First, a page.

·observing someone reading the paper or seeing an article clipped and on a wall. It gets me every time. Newspapers probably don't qualify as art, but they are creations. And to see that somebody has placed some value on what I helped produce is a real thrill. It's neat to think that I've helped make scrapbook material for people I don't even know.
·holding the paper after it comes off the press. The first copies of the paper off the press usually look rough, because getting the colors lined up right is a tough job, usually requiring adjustments. With misplaced colors on the front page, a man's eyes may show up on his cheeks, a woman may have a mustache. But it's this paper I look forward to every week. Holding a paper just off the press is like holding a hefty book just after I've turned the last page. There's a sense of closure and accomplishment.
Things I least like about my job:
·the moment when I realize I've goofed. I make mistakes, that's for sure. Sometimes they're plain to everyone, such as a mispelled word. Sometimes they're mistakes in judgment, such as a story that deserved more attention than it received or an important quote or fact buried deep or left out of an article. I can't say I'll never mess up. But I do my best to avoid that sickening feeling of "How the heck did I do that?"
·being told that "this is off the record" during a public meeting. I don't want to be rude, but the answer to that is "just keep it to yourself."
·"Take my picture!" Sometimes I wake up at night in a cold sweat hearing those words over and over again.
There are certainly ups and downs about my job, just as there are in any line of work. But working for a weekly newspaper is a valuable experience, a chance to view a community from many different angles, an opportunity to learn more about myself as I learn more about others.
Zach Mitcham is editor of The Madison County Journal.

The Madison County Journal
February 9, 2000

Says forestry pageant is a wonderful experience
Dear editor:
My name is Melissa "Missy" Anne Branyon, the reigning 1999 Miss Madison-Elbert Counties Forestry Queen. On March 20, 1999, I was crowned Miss Forestry and immediately my duties began. Over the next few weeks, I was constantly in touch with the Georgia Forestry Commission about the Forestry Day with the Macon Braves, a Minor League team of the Atlanta Braves. On April 17, I began my first duty as queen putting stickers on children, signing autographs, taking pictures with the children and walking around with Smokey Bear and Woodsy the Owl. I was also privileged enough to throw out the first pitch with Smokey, and that was a once in a lifetime experience.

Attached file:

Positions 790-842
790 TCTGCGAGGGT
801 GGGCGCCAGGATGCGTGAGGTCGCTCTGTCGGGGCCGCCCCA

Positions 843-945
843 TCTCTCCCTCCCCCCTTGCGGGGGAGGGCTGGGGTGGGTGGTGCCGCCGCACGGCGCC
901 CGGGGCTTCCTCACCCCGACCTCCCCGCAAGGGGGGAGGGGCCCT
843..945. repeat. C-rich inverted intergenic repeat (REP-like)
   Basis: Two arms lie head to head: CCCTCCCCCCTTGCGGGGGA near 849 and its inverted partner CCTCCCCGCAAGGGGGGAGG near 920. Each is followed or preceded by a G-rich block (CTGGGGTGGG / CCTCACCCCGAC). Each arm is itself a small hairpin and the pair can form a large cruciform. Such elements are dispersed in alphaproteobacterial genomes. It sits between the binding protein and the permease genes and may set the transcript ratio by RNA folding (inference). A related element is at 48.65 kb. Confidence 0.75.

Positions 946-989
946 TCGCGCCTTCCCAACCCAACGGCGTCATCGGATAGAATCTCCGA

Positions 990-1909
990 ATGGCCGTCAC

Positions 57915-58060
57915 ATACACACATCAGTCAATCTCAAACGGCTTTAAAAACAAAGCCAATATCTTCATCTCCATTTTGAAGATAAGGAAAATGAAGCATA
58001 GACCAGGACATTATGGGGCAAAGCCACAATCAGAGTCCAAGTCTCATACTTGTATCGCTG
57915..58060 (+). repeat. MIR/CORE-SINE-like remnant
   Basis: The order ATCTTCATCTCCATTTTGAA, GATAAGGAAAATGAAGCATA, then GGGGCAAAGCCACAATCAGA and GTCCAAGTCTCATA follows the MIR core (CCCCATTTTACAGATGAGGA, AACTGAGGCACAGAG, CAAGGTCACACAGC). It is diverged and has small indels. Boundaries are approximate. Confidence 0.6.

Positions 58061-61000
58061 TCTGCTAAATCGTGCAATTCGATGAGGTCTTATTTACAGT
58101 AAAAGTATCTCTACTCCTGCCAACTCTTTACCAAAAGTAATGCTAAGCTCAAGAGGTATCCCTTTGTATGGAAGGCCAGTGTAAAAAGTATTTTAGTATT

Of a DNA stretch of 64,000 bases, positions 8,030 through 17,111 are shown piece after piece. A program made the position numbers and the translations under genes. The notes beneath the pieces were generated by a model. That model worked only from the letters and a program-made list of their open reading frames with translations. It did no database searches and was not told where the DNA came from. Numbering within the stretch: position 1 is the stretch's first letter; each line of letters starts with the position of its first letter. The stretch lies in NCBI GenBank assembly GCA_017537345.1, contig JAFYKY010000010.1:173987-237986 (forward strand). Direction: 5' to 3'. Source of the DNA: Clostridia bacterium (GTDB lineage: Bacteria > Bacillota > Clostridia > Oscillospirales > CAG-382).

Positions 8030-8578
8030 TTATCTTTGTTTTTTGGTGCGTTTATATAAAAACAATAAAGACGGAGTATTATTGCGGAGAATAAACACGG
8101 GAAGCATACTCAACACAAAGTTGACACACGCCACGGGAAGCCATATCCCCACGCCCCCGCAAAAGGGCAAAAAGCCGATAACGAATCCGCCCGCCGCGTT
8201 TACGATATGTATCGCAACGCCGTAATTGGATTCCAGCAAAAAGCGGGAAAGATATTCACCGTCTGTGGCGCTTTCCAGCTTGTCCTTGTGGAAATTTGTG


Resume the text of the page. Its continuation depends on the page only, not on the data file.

My next few months were very busy in which I was making plans for the upcoming parades. In May, I was the first Miss Madison-Elbert Counties Forestry Queen to ride in the Hull Memorial Day Parade. After the parade, I began my preparation and speech for the state pageant in June, which took place in Tifton. My platform issue was Attention Deficit Disorder, because I feel that it is the most misdiagnosed disorder. While in Tifton, we were treated like royalty. Cars would stop in the middle of the street to let us cross and anyone would let us visit their businesses. The pageant was an experience that I'll never forget and will cherish forever. Then two weeks later, I participated in the Colbert Fourth of July parade in which the city of Cannas was spectacular.
Over the next few months I was able to learn more about forestry and speak at the Boy Scout Jamboree and the Share Pilot Meeting where the governor of Pilot, Mrs. Cindy Tatum, was present. Then the most busy month of all arrived, December. On Dec. 2, I paraded through the streets of Athens for the Parade of Lights. On Dec. 4, the busiest parade day of all arrived. I rode in the Bowman parade at 10 a.m., the Comer parade at 2 p.m., and the Elberton parade at 5 p.m. That was a true adventure that I shared with three of the other queens.
No matter how long a day it might have been, there was always joy and excitement that made it all worthwhile. I owe everything and the privilege to some very important people who only God could have sent my way and I thank Him. Mrs. Louise McElroy, Mrs. Beth Coker, the Pilot Club of Madison County, the forestry guys - Mark Wiles and Gerry Bridges, the Georgia Forestry Commission, Ms. Dianne Dominy and her crew, everyone in Tifton for their hospitality, my parents Debbie and Kenneth Branyon, my grandparents and great-grandmother, the Payne family and friends, and my fiancé, who through everything supported me 100 percent, Jeremy Payne. I would especially like to thank the other queens for the great times they have shared with me and they are India McElroy, Mallory James, Tiffany Nunziato and Brandy Drake.
My advice and encouragement is that the forestry pageant is a wonderful experience that has improved over the years and everyone should participate. This past year has been an experience of a lifetime and I can guarantee the future will be, too!
Missy Branyon
1999 Miss Madison-Elbert
Counties Forestry Queen